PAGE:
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Growing lilacs for Minnesota landscapes

Quick facts 

  • Lilacs may take a few years to bloom after planting. 
  • Once established, lilacs can live a long time.
  • Lilacs need pruning immediately after blooming to promote flowering the next year.
  • Lilacs usually produce new growth (suckers) from the root area.
  • Planting a variety of lilac species and hybrids can provide continuous fragrance and extend the bloom time into early summer.
Pink flowers of the lilac species S. vulgaris 'Mme F Morel'
S. vulgaris 'Mme F Morel'

Lilacs are a favorite, long-lived, spring-blooming shrub. They are primarily grown for their fragrant flowers ranging from white to pink to deep purple.

Lilacs are native to Eastern Europe and Asia. The genus Syringa comes from the Greek word syrinx meaning pipe or tube and refers to the lilac’s stem which can be hollowed out.

In the landscape, lilacs make excellent hedges, foundation plants, specimen plants, large borders and group plantings. They bloom for 10 to 14 days, depending on the weather, and have a distinctive sweet fragrance. 

Lilacs also provide habitat for small birds and pollinating insects.

Growing lilacs

  • Hardiness zone: 3 to 7 depending on the species.
  • Full sun (6+ hours); less sun reduces flowering and increases powdery mildew.
  • Moist, well-drained soil; avoid wet soils with poor drainage.
  • Soil pH 7.0 to slightly alkaline. Have your soil tested by the U of M Soil Testing Lab.
  • Space new plants based on mature size. 
    • Planted too close, lilacs will require more pruning and will reduce bloom. 
    • Proper spacing increases air circulation and reduces powdery mildew. 
  • Once the lilac is established (2 to 3 years after planting), fertilize every few years with an all-purpose shrub fertilizer.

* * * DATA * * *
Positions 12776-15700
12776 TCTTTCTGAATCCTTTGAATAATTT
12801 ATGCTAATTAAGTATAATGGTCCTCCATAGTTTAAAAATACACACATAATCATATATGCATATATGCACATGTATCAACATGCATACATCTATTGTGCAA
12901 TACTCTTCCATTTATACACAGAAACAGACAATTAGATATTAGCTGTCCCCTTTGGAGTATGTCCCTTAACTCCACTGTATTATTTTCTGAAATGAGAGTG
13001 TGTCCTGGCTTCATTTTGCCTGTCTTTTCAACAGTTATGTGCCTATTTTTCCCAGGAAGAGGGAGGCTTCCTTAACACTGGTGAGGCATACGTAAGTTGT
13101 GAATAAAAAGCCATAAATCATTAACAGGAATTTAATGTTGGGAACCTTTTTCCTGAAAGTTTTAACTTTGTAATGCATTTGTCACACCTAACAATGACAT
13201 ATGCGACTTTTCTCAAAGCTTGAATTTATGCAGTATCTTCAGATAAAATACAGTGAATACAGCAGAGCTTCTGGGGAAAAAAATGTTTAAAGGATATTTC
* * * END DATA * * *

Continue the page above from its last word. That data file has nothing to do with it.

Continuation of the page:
• Avoid applying lawn fertilizers near or around lilacs as the high nitrogen content will increase leaf production and decrease flower production.
  • Water after planting. Make sure the soil drains easily and does not pool. 
    • Poor drainage can result in stunted growth, fewer flowers and root rot.
  • This video (28:44) from U of M Morris gives selection, planting and growing information.
Large lilac bush with purple flowers.
Lilac hedge and flowers of S. xhyacinthiflora 'Pocahontas'
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Species and cultivated varieties of lilacs for Minnesota

The following section is not a complete list of cultivars available commercially. For a wider selection:

  • Visit your local garden center. Have a list of plant features you want in a lilac, especially the size of your planting space.
  • Use our plant selection program. It is free and takes just a few minutes to set up and confirm your user account. Instructions can be found at Plant Elements of Design.
  • Read Lilacs for Cold Climates by Dr. Laura Jull, associate professor in horticulture, University of Wisconsin Extension. 

The following lilac species and cultivated varieties are organized by bloom time (early to late). Plant sizes are listed height x width. Hardy in zones 3-7 unless otherwise indicated.

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Julie Weisenhorn, Extension horticulture educator

Reviewed in 2019

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